NPS Invites Public  Comment on Restoration of Great Meadow in Acadia

Fall colors are illuminated by the evening sun in Great Meadow. (Photo by Emma Forthofer/Friends of Acadia)

BAR HARBOR, MAINE – The National Park Service will hold a public scoping meeting on Wednesday, November 16, 2022, at 7 pm to get input on its plan to restore the 116-acre Great Meadow wetland in Acadia National Park. The meeting will be held at the YWCA of Mount Desert Island located at 36 Mount Desert Street in Bar Harbor, Maine. The meeting will provide information on the need for the plan and proposed actions, and an opportunity for the public to ask questions.

Comments must be submitted to National Park Service’s Planning, Environment and Public Comment website at Comments will be accepted from November 11 through December 10, 2022.

The purpose of the restoration plan is to improve the natural functions and species diversity of the wetland, while reducing damage and maintenance to park facilities. The project includes replacing the culvert at the outflow of the Great Meadow, restoration of Cromwell Brook, removal of non-native invasive plant species with native plant restoration, targeted wetland restoration, and visitor-use improvements to increase accessibility and enjoyment of the area.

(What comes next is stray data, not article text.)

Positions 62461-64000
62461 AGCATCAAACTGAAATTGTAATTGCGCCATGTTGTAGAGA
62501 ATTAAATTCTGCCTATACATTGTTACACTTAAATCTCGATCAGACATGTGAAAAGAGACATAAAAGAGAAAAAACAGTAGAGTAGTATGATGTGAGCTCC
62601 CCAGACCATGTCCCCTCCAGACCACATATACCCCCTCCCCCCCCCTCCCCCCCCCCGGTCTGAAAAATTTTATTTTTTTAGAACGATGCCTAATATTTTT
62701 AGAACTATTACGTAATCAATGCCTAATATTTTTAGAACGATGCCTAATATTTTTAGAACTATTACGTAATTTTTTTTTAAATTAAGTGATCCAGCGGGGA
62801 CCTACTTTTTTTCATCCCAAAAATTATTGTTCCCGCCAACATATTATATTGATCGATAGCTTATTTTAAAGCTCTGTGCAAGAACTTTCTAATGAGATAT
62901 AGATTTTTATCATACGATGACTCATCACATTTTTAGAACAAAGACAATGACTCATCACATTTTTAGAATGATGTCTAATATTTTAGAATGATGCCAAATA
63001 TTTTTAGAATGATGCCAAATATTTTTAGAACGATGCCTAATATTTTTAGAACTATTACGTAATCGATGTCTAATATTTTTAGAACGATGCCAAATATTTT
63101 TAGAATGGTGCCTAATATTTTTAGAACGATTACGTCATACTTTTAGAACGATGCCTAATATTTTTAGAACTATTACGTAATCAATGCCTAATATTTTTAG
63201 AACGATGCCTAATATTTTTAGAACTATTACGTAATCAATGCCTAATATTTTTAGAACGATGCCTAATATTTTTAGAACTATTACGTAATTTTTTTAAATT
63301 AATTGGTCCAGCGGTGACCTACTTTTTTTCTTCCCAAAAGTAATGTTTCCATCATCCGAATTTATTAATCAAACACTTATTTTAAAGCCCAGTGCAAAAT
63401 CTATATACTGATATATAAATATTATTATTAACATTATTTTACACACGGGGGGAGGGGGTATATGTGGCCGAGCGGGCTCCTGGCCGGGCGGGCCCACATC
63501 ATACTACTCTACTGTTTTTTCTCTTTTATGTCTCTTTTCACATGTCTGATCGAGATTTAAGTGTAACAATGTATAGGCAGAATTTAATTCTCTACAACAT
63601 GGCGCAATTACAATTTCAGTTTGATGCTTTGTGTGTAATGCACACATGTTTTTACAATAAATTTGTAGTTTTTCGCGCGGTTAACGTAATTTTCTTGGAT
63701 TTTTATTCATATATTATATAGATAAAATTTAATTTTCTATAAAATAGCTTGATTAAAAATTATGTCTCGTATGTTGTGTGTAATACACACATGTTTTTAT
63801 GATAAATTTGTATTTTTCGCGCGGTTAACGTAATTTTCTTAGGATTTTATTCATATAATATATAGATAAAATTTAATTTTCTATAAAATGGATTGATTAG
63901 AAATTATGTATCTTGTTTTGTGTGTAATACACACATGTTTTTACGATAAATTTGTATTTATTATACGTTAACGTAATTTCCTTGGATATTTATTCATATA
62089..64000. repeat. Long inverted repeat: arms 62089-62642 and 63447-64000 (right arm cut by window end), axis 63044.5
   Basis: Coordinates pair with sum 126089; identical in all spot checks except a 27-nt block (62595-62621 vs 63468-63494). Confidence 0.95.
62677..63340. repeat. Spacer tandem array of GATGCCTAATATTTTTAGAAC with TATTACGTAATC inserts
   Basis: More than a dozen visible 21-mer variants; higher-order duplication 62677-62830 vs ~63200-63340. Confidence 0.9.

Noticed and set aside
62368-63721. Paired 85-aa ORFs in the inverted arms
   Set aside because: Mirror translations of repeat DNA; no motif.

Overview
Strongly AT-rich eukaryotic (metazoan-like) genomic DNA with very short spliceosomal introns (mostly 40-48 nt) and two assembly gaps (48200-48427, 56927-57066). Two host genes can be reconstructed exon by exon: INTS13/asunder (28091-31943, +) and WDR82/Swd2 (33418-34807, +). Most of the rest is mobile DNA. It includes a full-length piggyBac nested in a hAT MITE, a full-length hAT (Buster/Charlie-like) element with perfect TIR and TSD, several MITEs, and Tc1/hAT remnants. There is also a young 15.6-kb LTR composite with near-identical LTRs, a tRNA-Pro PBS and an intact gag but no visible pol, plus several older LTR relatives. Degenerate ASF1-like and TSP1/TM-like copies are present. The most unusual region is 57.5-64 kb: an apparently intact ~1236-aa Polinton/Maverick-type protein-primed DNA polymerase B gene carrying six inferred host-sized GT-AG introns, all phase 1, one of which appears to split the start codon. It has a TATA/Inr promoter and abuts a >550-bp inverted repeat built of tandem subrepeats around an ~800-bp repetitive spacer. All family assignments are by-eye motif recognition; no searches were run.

“Great Meadow is vital to the ecological health and scenic beauty of the Sieur de Monts area of Acadia National Park, and the restoration plan will help remedy the problems of the past to restore the Great Meadow for future generations,” said Superintendent Kevin Schneider. “We encourage you to get involved in the process and add your voice.”
Long-term monitoring of Great Meadow has identified a high abundance of invasive plants, hydrological disturbance, and external stressors from generations of development, which has harmed its ecological and hydrologic functions.

The development of buildings and roads in Great Meadow have altered the natural function of the wetland and created conditions for disturbance tolerant and invasive plants species to thrive. The existing culvert is undersized and restricts the natural flow of Cromwell Brook and migration of aquatic species. During high intensity rain events, floodwaters backup upstream of the culvert, contributing to flooding of the Sieur de Monts area.